The third entry to the series is still currently available, but it’s also still a bit overpriced, packaging it with Chaos Rings Omega, and Chaos Rings II with updated graphics and additional scenarios to round out the deal, and a much friendlier price would be one of the coolest exclusive that could set the Switch apart from the competition.


Front Mission


One series in the Square library that’s had a bit of an identity crisis as of late is another candidate that can find a fresh start on the Switch, and that’s Front Mission, the publisher’s iconic tactical Mech-suit drama.


The series has been stagnating ever since it transitioned into a lackluster shooter in Square’s efforts to dubiously capitalize off of the shooting trend that commanded the market the last generation, and the publisher’s shallow efforts with the entry led to it getting critically panned. The only recourse the series may still have is for it to return back to the strategic RPG foundation that made Front Mission the property it once was, and what better chance than to host that reboot on the Switch.


Keep in mind that Square wouldn’t even have to give us a new Front Mission title either, they could go the Seiken Densetsu Collection route, and just release the first three titles of the series in a bundle. Remastering the old games with some updated audio and upscaled visuals to put a nice cherry on top of an already attractive deal—and much like Seiken Densetsu Collection, it would give the west its first look at Front Mission 2.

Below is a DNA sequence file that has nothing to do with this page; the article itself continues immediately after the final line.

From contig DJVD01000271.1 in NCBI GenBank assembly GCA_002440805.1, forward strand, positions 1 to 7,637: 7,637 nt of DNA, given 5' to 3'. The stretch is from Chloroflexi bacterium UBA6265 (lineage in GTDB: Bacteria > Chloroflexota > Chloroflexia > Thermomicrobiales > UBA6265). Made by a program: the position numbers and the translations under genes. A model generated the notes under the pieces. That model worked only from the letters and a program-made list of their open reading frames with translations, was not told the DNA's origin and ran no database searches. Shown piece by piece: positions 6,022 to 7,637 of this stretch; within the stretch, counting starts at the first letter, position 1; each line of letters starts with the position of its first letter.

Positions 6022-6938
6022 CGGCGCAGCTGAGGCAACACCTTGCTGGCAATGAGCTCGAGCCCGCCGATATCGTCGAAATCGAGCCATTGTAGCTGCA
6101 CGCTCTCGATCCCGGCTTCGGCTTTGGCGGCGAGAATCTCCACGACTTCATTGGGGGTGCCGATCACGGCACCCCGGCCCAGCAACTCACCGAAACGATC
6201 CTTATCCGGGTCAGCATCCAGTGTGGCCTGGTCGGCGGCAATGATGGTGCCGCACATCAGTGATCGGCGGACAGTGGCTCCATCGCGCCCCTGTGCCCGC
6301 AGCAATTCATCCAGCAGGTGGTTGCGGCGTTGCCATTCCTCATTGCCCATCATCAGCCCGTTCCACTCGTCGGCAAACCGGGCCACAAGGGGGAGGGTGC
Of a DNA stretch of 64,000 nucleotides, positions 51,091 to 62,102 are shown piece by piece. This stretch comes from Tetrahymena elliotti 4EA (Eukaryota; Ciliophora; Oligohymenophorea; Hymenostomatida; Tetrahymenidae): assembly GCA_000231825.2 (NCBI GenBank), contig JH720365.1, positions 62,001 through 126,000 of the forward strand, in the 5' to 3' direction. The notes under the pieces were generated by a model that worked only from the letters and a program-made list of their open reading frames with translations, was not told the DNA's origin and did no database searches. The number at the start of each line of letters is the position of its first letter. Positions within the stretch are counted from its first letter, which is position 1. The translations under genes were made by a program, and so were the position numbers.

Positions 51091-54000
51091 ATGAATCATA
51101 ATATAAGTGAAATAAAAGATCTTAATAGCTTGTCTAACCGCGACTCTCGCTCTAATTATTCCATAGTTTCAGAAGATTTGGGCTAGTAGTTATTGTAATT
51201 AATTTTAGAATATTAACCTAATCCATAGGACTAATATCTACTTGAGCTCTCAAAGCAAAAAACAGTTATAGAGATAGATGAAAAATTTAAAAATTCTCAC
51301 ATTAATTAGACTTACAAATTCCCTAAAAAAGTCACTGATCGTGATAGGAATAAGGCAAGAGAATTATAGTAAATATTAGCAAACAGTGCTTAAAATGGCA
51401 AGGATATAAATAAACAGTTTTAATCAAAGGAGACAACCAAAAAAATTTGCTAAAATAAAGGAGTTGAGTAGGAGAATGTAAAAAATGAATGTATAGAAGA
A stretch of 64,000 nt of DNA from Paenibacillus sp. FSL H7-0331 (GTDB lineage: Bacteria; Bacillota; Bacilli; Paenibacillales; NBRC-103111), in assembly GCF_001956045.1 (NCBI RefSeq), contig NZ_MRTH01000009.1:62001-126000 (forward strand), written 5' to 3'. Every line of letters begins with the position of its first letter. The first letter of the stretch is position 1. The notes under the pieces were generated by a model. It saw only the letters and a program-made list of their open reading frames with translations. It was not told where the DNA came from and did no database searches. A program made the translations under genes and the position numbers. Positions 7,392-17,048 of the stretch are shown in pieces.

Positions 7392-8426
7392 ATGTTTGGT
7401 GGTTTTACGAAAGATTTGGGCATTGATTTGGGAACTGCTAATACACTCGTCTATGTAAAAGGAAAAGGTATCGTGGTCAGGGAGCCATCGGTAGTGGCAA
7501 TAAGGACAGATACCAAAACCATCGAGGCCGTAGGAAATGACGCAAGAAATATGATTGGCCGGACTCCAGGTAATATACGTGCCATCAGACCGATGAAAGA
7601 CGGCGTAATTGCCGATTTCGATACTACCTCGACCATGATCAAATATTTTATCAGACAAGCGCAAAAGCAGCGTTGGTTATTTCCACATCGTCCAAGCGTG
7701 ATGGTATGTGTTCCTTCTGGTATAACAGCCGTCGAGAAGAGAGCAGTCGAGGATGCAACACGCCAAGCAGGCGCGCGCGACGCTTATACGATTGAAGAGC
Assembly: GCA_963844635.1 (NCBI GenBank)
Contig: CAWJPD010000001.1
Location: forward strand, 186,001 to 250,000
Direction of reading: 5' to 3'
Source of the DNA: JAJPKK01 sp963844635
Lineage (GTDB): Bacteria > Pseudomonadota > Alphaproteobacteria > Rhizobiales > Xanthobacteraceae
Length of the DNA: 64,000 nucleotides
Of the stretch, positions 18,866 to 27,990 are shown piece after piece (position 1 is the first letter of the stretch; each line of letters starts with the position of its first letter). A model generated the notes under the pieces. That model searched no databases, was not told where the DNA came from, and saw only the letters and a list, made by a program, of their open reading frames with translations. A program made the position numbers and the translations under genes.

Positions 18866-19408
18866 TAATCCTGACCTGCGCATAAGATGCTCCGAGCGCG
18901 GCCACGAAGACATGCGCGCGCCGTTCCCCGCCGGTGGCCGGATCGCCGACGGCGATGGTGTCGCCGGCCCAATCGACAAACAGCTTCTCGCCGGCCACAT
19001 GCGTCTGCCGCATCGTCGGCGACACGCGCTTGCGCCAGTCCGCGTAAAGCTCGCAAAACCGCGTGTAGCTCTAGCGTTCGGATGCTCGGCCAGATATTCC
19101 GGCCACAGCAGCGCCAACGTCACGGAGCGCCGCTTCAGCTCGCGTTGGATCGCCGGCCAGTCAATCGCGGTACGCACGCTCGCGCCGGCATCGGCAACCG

Final Fantasy: Crystal Chronicles


The first game to come out of Square-Enix and Nintendo playing nice again after their near decade-long fallout, was a criminally underrated spinoff by the name of Final Fantasy: Crystal Chronicles. The multiplayer-focused action RPG found a cult following among fans who’ve played it, but admittedly struggled to catch on with the gaming mainstream because of the limited ease of accessibility from its stringent peripheral connection requirement with the GameBoy Advance.


The series has since spawned a few sequels on the Wii that placed their own spin on the multiplayer formula, but it never really went the placed that it should, and is assumedly on a quiet sabbatical at the moment; The Switch is the perfect platform to host the comeback for the game. Going back to the RPG Spin-off’s roots, the portability of the console makes it a much more intuitive outlet for the second screen multiplayer dynamic. The new Nintendo system can grant the opportunity for players to play on the go, or cooperatively on a couch on the big screen with one unit docked on the TV, while the other players hold their Nintendo Switch in hand.


The formula of Crystal Chronicles has always been a bit more ambitious than the tech that supported it could honestly handle, but the Switch is an entirely different beast that could finally do its novel gameplay justice.


I don’t know if you guys heard, but Nintendo just released some hard sales numbers for the Switch since launch, and the saying the figures are impressive would be an understatement. The company has confirmed that more than 906,000 systems have been sold in the month of March, breaking the Wii’s record for the fastest selling Nintendo console in the brand’s history.